Delayed Onset Muscle Soreness or DOMS is the fancy name to why your muscles hurt so much after a workout or training session. There have been many suggestions to why this happens. Some theories include:
- The muscle itself has been damaged and therefore is sore. Microscopic tears and lesions form throughout the muscle.
- Muscle soreness is the natural occurrence after a particular bout of exercise that has a high intensity or duration.
- Muscles need to be broken down and recover in order to get bigger and stronger.
- Muscle soreness and stiffness after exercise is most common when an exercise/training program has been implemented or altered.
Needless to say, I think anyone who has experienced a tough training session can expect some soreness over the next 24 -48 hours. The key question is how to alleviate that muscle pain!! The Stick can help. I know this because new research out of Australia has suggested that simply stretching out the next day is not very effective at all. Here are some ideas from Elizabeth Quinn who is a sports medicine expert: (I Have placed “The Stick”beside the tips that apply to using this great massage tool.)
Here are some tips for dealing with soreness after exercise:
- Try an Ice Bath or Contrast Water Bath. Although no clear evidence proves they are effective, many pro athletes use them and claim they work to reduce soreness.
- Use active recovery techniques. This strategy does have some support in the research. Perform some easy low-impact aerobic exercise to increase blood flow “The Stick”. This may help diminish muscle soreness.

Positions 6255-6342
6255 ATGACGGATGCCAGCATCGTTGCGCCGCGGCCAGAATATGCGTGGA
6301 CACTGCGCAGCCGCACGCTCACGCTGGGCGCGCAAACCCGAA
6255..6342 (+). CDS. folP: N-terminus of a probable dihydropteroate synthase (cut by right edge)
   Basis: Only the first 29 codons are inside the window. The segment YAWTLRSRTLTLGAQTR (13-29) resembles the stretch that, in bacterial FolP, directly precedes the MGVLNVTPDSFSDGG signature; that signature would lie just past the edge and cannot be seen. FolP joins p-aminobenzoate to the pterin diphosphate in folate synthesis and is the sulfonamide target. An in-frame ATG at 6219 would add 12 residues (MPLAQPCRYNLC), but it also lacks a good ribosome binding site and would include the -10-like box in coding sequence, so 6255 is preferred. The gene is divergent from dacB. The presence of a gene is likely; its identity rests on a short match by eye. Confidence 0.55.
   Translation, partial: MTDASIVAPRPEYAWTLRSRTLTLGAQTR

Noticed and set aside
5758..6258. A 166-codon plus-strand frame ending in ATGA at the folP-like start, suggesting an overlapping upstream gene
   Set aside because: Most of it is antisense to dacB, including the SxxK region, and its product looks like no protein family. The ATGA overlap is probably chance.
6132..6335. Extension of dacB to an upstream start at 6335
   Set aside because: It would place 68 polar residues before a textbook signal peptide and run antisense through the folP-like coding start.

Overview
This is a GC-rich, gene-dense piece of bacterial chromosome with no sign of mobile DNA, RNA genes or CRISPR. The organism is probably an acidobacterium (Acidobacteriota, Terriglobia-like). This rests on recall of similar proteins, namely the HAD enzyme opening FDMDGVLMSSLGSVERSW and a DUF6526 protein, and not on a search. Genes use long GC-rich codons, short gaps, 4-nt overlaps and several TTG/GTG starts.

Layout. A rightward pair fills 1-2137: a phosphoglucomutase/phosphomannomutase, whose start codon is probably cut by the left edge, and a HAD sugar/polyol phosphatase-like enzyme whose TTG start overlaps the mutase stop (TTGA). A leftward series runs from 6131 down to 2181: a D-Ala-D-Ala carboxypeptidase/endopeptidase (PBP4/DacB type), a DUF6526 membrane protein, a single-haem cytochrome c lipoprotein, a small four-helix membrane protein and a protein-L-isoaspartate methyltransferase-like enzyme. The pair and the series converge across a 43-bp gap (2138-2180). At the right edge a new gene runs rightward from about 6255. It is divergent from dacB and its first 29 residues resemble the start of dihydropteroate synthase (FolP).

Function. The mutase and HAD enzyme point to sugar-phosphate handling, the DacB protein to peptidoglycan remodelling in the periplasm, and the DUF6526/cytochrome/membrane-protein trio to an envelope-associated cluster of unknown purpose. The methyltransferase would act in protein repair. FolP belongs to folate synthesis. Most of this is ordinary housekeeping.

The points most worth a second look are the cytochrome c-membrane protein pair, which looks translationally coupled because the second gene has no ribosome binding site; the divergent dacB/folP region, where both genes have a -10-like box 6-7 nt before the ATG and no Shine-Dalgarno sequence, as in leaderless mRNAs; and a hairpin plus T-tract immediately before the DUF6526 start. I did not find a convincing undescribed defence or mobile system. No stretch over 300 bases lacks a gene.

- Use the RICE method of treating injuries. Rest,Ice,Compression,Elevation
- Although research doesn’t find gentle stretching reduces soreness, some people find it simply feels good.
- Gently massage the affected muscles. Some research has found that massage was effective in alleviating DOMS by approximately 30% and reducing swelling, but it had no effects on muscle function. “The Stick”
- Try using a non-steroidal anti-inflammatory medication (aspirin or ibuprofen) to reduce the soreness temporarily, though they won’t actually speed healing.
- There is some evidence that performing Yoga may reduce DOMS.
- Avoid any vigorous activity that increases pain. “The Stick”
- Allow the soreness to subside thoroughly before performing any vigorous exercise.
- Don’t forget to warm up completely before your next exercise session. There is some research that supports that a warm-up performed immediately prior to unaccustomed eccentric exercise produces small reductions in delayed-onset muscle soreness (but cool-down performed after exercise does not). “The Stick”
- If your pain persists longer than about 7 days or increases despite these measures, consult your physician.
- Learn something from the experience! Use prevention first.
Delayed Onset Muscle Soreness – Prevention
While DOMS is common and annoying, it is not a necessary part of exercise. There are many things you can do to prevent, avoid and shorten the duration of DOMS:
- Warm up thoroughly before activity and cool down completely afterward. “The Stick”
- Cool Down with gentle stretching after exercise. “The Stick”
- Follow the Ten Percent Rule. When beginning a new activity start gradually and build up your time and intensity no more than ten percent per week.
- Start a new weight lifting routine with light weights and high reps (10-12) and gradually increase the amount you lift over several weeks.
- Avoid making sudden major changes in the type of exercise you do.
- Avoid making sudden major changes in the amount of time that you exercise.
As you can see “The Stick” can be instrumental in reducing muscle soreness.
To read the full article from Elizabeth Quinn click here.